This story has 10 updates
* With their victory last night, the Pirates are off to their best start in the last 11 seasons (and tied for the team’s best in the last 25 seasons) at 5-2.
* Jason Hammel made his return to the National League a triumphant one with a win over the Pirates last Thursday – a team he has had great success against since 2010 when he was with the Rockies (3-0 in 3 starts with a 2.39 ERA).
*Emilio Bonifacio’s 17 hits in the first 7 games are a team record going back to 1914.
*With a double last night, Starling Marte now has at least one hit in nine straight games vs. the Cubs at Wrigley.
After Opening Day in 1969, there was no doubt that it was going to be the Cubs’ year. They had posted back-to-back winning seasons in 1967 and 1968 and were poised for a breakthrough as they took the field against Philadelphia on April 8 to open the season. What followed that day set the stage for a Wrigley Field summer of love like no other.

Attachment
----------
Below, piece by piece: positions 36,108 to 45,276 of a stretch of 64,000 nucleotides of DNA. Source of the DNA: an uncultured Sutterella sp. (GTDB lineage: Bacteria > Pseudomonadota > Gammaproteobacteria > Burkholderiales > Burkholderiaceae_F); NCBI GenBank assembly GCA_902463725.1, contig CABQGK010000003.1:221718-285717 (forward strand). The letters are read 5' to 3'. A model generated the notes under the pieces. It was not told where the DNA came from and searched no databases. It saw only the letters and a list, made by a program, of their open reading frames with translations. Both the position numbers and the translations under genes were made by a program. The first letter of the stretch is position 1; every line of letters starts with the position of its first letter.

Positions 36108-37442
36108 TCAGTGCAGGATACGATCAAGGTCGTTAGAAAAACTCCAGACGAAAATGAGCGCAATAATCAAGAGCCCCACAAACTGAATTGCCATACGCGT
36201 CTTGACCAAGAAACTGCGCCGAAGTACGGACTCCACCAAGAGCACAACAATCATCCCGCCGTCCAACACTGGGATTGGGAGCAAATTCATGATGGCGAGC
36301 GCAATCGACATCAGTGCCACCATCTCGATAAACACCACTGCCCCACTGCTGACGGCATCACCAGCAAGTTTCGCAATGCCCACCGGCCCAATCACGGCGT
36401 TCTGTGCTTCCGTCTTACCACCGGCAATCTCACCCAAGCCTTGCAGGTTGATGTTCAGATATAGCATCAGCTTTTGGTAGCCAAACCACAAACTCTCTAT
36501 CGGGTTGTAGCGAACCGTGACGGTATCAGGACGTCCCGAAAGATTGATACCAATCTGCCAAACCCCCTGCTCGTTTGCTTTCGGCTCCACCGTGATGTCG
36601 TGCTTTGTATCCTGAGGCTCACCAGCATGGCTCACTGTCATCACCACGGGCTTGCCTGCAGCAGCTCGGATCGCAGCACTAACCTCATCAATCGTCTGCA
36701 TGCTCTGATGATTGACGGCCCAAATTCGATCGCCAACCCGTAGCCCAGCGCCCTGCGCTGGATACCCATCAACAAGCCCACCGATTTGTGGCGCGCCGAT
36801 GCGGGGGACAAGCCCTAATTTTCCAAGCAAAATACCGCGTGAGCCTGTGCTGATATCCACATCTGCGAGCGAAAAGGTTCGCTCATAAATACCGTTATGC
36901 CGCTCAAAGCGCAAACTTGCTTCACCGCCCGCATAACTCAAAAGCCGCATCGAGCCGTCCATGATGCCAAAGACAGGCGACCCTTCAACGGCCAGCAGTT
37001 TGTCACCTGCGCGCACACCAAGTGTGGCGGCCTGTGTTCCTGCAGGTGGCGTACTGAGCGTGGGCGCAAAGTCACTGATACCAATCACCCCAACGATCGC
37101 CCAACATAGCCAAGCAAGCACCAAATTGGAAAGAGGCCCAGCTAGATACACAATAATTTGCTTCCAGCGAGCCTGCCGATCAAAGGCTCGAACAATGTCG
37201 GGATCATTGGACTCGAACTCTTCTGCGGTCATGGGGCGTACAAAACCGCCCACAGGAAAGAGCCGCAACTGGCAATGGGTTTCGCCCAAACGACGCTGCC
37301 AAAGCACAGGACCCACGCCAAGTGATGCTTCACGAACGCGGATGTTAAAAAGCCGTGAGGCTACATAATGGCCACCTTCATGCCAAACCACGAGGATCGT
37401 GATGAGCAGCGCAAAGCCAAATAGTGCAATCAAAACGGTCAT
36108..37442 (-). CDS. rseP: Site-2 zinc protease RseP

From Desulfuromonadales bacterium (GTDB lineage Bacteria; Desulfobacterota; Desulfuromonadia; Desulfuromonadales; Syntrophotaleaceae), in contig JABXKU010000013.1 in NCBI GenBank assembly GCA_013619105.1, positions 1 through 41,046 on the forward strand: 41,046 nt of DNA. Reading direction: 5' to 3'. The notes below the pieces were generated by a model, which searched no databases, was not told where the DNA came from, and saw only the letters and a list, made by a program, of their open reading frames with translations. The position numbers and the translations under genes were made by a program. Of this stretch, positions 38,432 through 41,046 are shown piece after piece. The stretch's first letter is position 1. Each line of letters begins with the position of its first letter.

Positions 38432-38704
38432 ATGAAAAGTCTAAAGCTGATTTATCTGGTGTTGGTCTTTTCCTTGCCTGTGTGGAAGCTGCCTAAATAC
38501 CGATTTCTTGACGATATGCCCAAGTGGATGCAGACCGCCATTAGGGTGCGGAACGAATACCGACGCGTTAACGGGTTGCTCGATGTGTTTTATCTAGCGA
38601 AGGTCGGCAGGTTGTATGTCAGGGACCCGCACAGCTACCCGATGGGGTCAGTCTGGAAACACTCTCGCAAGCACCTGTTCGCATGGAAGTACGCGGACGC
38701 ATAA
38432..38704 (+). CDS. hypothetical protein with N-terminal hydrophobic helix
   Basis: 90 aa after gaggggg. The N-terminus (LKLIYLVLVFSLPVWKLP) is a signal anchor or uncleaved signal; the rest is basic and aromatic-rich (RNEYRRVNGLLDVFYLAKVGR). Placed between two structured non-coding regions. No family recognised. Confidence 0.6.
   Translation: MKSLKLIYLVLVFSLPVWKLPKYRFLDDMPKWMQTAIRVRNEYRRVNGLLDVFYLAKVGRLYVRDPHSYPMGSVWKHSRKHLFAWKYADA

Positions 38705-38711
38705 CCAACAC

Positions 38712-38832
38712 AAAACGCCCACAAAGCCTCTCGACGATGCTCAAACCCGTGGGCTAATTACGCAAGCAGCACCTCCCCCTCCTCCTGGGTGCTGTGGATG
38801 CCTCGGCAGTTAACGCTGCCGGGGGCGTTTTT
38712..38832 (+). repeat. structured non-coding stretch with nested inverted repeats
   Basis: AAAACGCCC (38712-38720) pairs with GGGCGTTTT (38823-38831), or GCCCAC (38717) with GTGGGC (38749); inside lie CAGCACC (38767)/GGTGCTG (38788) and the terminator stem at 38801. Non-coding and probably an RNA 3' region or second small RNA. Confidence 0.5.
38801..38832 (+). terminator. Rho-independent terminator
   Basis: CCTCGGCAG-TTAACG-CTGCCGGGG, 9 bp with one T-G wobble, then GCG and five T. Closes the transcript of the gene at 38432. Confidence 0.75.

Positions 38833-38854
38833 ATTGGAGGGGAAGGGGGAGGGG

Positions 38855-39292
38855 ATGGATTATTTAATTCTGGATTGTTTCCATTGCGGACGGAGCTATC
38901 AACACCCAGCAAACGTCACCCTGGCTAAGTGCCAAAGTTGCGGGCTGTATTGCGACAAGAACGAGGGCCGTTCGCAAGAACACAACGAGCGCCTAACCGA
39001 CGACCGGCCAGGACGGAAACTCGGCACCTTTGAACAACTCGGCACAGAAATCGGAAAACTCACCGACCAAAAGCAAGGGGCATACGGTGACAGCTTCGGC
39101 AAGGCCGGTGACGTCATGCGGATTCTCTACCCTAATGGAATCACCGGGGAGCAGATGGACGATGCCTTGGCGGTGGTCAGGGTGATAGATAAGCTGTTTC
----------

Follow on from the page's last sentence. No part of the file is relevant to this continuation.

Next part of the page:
The love-in started for Ernie Banks when he received a standing ovation during the pregame introductions. Banks then celebrated his 17th Cubs Opening Day with a home run in the first followed by his second standing O of the day. The crowd rose again for Banks as he came to the plate in the fourth, then stayed on its feet after Banks launched another homer. By the day’s end, the Tribune’s George Langford counted nine standing ovations for Mr. Cub to go with his two home runs.
On the strength of Banks’ heroics, the Cubs held a 5-2 lead going into the 9th inning. However, rookie Don Money’s second home run of the game (and second of his career) wiped that out and chased starting pitcher Ferguson Jenkins as the first game of the year went into extra innings.
The Phillies broke through in the top of the 11th as Money, who had five RBIs on the day, drove in a run against Cub reliever Phil Regan and it appeared that the Cubs might have let one slip away. In the bottom half of the inning, Randy Hundley picked up a one-out single off another Phillies rookie, reliever Barry Lersch, to keep hope alive at Wrigley.